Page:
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Activision Publishing CEO Decries Death Threats Against Devs

| 5 Sep 2013 19:52

Activision Publishing CEO Eric Hirshberg says threats of physical violence against game developers are "absurd" but admits that he doesn't know how the industry could go about making them stop.

Treyarch Design Director David Vonderhaar probably had no idea what was in store when he announced that the fire time of one of the Black Ops 2 weapons had been changed from 0.2 seconds to 0.4 seconds, and in his defense it hardly seems like the sort of thing that would fire threats of violence and death against him and his family. And yet that's exactly what happened, and it got bad enough that Activision Community Manager Dan Amrich felt compelled to post an editorial entitled simply, "Stop Threatening Game Developers."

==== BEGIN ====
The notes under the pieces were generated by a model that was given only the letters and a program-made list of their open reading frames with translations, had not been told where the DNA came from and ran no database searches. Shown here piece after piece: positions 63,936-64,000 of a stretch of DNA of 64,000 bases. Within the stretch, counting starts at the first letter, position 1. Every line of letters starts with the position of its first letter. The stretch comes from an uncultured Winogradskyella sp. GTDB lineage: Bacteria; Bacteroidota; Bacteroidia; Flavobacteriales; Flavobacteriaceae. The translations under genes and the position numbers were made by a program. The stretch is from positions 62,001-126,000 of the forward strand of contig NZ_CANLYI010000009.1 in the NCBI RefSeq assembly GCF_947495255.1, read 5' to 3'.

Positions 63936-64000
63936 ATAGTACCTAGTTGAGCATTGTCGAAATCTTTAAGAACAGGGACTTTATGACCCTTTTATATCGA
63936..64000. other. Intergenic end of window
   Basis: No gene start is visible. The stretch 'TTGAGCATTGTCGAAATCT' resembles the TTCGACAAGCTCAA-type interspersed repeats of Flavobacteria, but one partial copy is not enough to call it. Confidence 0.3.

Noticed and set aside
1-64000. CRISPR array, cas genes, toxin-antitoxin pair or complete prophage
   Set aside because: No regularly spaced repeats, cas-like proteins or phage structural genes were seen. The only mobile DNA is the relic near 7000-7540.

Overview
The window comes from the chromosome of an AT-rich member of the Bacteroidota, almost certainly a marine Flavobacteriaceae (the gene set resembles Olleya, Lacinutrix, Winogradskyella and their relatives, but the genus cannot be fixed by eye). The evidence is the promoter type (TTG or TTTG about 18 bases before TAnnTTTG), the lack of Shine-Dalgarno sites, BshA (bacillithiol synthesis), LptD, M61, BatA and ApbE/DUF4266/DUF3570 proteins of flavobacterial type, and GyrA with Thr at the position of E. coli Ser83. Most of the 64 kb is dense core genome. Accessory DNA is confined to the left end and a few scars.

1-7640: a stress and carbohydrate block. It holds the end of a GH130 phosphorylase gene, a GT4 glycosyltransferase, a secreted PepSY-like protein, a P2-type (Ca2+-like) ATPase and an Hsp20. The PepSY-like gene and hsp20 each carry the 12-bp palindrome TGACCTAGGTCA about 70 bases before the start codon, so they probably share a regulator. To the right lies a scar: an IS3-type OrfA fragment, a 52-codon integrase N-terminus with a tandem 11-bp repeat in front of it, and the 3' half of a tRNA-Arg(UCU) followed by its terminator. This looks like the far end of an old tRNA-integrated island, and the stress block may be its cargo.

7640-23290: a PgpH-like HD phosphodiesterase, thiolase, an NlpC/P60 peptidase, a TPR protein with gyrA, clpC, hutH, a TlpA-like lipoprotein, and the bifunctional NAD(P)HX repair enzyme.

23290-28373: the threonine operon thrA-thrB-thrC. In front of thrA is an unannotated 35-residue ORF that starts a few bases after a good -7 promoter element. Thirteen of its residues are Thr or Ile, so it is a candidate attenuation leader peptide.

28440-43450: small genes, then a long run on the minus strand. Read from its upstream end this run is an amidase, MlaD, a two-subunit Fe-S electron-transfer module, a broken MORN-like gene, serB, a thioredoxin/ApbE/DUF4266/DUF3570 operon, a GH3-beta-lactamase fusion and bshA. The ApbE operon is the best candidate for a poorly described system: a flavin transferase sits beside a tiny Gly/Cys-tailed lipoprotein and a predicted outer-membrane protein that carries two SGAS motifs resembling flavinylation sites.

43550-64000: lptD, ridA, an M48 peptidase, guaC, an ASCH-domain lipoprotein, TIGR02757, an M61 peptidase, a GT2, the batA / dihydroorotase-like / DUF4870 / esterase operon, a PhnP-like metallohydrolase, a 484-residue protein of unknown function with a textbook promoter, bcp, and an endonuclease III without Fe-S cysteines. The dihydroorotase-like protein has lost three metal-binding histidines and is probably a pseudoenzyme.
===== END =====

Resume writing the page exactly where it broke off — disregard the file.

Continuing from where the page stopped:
But actually convincing people to stop behaving badly is a hard thing to do, especially when your audience is as big as that of the Call of Duty franchise. "Call of Duty is a game that 40 million people will play this month. First off, anything that 40 million people will do is going to result in maybe a few behaving in way that you wish they wouldn't," Hirshberg told OXM. "I love that we have a passionate audience, people who are engaged and opinionated, that's a gift for people being creative. But some people took things way too far, and threats of physical violence is absurd and I obviously do not accept it."

Hirshberg said game developers actually appreciate hearing negative feedback about their games because it helps them make better games in the future, but the interconnectivity that allows gamers and game makers such unprecedented access to one another also makes it almost impossible to stop the abuse. And aside from asking gamers to maintain some sense of perspective when they criticize, he really doesn't know what else can be done.

"I don't know how the industry could, as you say, 'make a stand'," he said. "I don't know what that looks like, or how it could even be done, when you have this mass of ways to connect and huge communities attached to digital ecosystems."

Source: OXM

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